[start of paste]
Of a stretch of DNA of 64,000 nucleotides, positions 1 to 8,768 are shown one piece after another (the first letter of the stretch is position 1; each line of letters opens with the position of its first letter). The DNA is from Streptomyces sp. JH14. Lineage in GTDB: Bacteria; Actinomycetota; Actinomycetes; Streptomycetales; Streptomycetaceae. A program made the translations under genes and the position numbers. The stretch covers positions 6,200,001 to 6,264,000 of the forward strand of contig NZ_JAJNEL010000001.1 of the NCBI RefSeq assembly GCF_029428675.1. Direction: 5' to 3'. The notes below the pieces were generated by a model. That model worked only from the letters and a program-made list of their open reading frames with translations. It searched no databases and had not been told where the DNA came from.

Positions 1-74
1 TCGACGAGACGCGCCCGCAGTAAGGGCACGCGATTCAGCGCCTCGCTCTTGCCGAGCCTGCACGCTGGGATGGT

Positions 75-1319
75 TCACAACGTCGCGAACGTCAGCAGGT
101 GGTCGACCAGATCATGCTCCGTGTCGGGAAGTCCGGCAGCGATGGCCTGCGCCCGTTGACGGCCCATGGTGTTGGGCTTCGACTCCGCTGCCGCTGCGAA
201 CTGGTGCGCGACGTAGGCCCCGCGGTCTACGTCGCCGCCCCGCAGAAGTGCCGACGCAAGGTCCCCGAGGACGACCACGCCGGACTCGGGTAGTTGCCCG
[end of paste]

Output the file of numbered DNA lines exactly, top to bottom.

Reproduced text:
Of a stretch of DNA of 64,000 nucleotides, positions 1 to 8,768 are shown one piece after another (the first letter of the stretch is position 1; each line of letters opens with the position of its first letter). The DNA is from Streptomyces sp. JH14. Lineage in GTDB: Bacteria; Actinomycetota; Actinomycetes; Streptomycetales; Streptomycetaceae. A program made the translations under genes and the position numbers. The stretch covers positions 6,200,001 to 6,264,000 of the forward strand of contig NZ_JAJNEL010000001.1 of the NCBI RefSeq assembly GCF_029428675.1. Direction: 5' to 3'. The notes below the pieces were generated by a model. That model worked only from the letters and a program-made list of their open reading frames with translations. It searched no databases and had not been told where the DNA came from.

Positions 1-74
1 TCGACGAGACGCGCCCGCAGTAAGGGCACGCGATTCAGCGCCTCGCTCTTGCCGAGCCTGCACGCTGGGATGGT

Positions 75-1319
75 TCACAACGTCGCGAACGTCAGCAGGT
101 GGTCGACCAGATCATGCTCCGTGTCGGGAAGTCCGGCAGCGATGGCCTGCGCCCGTTGACGGCCCATGGTGTTGGGCTTCGACTCCGCTGCCGCTGCGAA
201 CTGGTGCGCGACGTAGGCCCCGCGGTCTACGTCGCCGCCCCGCAGAAGTGCCGACGCAAGGTCCCCGAGGACGACCACGCCGGACTCGGGTAGTTGCCCG